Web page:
The Consumer Prices Index (CPI) increased by 2.7 percent in the year to September 2013, which is the same as the previous month.

The main upward pressure on inflation was from air fares says the Office for National Statistics with downward pressure coming from petrol and diesel prices.

The new measure of inflation that takes into account the costs felt by home owner-occupiers (CPIH) was also unchanged from August at 2.5 percent in September. The experimental RPIJ, a measure of the Retail Prices Index that meets international standards, grew at 2.5 percent, marginally down on August's 2.6 percent.

The Retail Prices Index (RPI) for September was 3.2 percent, again down on the August figure of 3.3 percent.

Commenting on the figures Sasha Nugent, Caxton FX Analyst, said: 

"The unexpected inflation rate of 2.7 percent year on year highlights the fact that price pressures remain, which then ignites the debate about whether above target inflation will be more stubborn and previously thought. The Bank of England has had a little more justification for its monetary policy stance lately, however the threat of high inflation will be a problem for the central bank who has committed to maintaining low interest rates.’"

Commenting on the RPI figure and its impact on business rate levels Katja Hall, CBI Chief Policy Director of the CBI said:

This level of RPI could lead to another business rates hike in April.

We already have one of the highest commercial property taxes of any EU country, so the Government must step in at the Autumn Statement to limit next year’s business rates increase at 2%.

We then want to see a full review of the system to explore options for longer term reform.”

Nida Ali, economic adviser to the EY ITEM Club, said:

With most Government benefits being linked to the CPI inflation outturn for September, today's inflation figures are key. At 2.7%, inflation came in some way below the OBR's 2.9% forecast published in the March Budget.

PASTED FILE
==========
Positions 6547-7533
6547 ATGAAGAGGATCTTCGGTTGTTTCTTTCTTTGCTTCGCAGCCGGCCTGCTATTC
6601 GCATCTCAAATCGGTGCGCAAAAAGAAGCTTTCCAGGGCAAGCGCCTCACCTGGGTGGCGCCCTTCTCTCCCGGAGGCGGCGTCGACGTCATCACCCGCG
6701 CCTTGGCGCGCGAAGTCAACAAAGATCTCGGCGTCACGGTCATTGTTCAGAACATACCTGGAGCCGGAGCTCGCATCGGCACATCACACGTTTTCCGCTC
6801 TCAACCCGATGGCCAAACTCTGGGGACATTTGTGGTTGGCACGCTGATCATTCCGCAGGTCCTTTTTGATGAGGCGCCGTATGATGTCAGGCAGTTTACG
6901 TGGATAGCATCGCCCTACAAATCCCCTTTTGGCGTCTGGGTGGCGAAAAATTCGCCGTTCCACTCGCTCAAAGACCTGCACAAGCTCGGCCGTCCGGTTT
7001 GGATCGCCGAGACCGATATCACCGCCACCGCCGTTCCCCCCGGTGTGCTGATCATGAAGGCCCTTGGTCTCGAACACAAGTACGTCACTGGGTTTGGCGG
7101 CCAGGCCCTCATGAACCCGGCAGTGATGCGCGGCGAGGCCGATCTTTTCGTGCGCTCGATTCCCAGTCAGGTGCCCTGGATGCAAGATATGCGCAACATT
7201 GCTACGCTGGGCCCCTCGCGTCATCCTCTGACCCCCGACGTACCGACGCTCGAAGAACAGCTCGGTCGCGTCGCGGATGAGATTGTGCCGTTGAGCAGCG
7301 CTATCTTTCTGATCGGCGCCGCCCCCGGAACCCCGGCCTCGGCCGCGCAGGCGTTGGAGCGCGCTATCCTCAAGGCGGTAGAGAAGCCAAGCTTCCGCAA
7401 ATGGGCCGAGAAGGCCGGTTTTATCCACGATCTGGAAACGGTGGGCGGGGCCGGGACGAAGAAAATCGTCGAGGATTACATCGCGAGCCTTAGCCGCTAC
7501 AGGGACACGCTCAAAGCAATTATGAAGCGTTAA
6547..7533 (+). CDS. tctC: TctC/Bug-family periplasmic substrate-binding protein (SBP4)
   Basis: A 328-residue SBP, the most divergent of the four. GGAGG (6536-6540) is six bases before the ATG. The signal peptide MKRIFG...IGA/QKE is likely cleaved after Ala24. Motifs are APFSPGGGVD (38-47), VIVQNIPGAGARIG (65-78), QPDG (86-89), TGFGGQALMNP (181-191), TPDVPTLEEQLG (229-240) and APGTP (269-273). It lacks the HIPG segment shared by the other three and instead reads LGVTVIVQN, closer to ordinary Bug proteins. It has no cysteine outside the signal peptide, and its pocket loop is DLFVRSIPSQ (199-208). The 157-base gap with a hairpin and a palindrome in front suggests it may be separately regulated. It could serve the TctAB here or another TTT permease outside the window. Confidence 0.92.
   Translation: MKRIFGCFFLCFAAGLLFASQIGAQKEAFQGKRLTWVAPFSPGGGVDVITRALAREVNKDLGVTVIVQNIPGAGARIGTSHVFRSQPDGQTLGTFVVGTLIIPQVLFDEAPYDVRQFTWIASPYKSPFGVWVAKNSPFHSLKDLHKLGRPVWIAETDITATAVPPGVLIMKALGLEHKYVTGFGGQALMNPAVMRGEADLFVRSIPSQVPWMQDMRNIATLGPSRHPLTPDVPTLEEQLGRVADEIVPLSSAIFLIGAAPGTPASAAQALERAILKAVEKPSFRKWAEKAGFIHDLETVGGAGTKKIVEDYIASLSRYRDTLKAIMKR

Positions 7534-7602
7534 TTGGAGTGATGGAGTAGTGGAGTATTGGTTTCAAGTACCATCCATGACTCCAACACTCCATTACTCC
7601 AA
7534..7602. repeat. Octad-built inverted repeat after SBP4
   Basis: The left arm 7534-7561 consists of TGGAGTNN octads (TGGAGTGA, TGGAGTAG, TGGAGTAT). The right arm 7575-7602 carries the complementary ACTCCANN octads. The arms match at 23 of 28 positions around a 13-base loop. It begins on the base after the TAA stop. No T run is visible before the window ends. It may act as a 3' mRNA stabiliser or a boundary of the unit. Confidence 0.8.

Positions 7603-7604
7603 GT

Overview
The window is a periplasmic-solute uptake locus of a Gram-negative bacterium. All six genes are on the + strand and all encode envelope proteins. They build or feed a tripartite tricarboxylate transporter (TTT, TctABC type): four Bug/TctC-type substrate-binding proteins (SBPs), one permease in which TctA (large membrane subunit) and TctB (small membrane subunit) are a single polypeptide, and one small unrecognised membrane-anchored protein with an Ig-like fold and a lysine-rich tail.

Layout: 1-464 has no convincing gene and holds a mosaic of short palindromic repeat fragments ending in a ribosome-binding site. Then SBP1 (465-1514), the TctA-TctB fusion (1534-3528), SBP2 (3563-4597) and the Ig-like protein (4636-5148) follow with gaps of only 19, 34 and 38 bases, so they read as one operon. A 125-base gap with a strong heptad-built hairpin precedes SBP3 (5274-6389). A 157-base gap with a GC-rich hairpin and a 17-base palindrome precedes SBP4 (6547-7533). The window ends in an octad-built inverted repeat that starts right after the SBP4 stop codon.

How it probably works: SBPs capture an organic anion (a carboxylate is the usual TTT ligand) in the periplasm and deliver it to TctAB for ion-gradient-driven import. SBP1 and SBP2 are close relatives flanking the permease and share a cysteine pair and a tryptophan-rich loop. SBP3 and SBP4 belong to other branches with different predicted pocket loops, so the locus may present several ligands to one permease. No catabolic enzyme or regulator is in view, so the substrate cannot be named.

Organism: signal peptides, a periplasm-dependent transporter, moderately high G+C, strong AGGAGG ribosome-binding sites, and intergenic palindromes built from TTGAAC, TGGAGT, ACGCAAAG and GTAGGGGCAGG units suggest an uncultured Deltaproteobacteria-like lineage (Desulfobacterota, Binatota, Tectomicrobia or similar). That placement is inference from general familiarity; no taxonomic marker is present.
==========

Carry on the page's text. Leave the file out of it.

This is good news for the Chancellor, as it implies that the government's current expenditure bill will be somewhat lower than the OBR expects. For example, the terms of the triple lock, which guarantees that state pensions will increase by the higher of inflation, average earnings or a minimum of 2.5%, mean that today’s figures will see state pensions rising by 2.7% rather than 2.9%. This is because wage growth is not going to be anywhere near this figure, and it is higher than the 2.5% floor.  This is on top of the government restricting the increase in some benefits to just 1%, regardless of the inflation figure.

Inflation most likely peaked this year at 2.9% in June and will probably continue easing over the next few months. Petrol prices have eased significantly since last month, and other base effects from energy prices and food are likely to push inflation to around 2.4% in October. Although inflation is still running well above wage growth, the gradual easing should help reduce the squeeze on household finances. The consumer confidence survey already shows that they are finding it easier to make ends meet.

Nevertheless, we see inflation remaining above the 2% target in the foreseeable future. Accounting for the persistence of higher inflation in administered & regulated prices and the end of deflation in imported goods prices, inflation will probably settle at around 2.2% in 2014 and 2015. But this is still some way below the Bank of England's 2.5% inflation knockout, so the Bank can continue to focus on getting unemployment down below 7% and keeping rates at 0.5% until at least mid-2015.”

CPI annual inflation to Sep 2013

CPI annual inflation to Sep 2013 – click chart to enlarge

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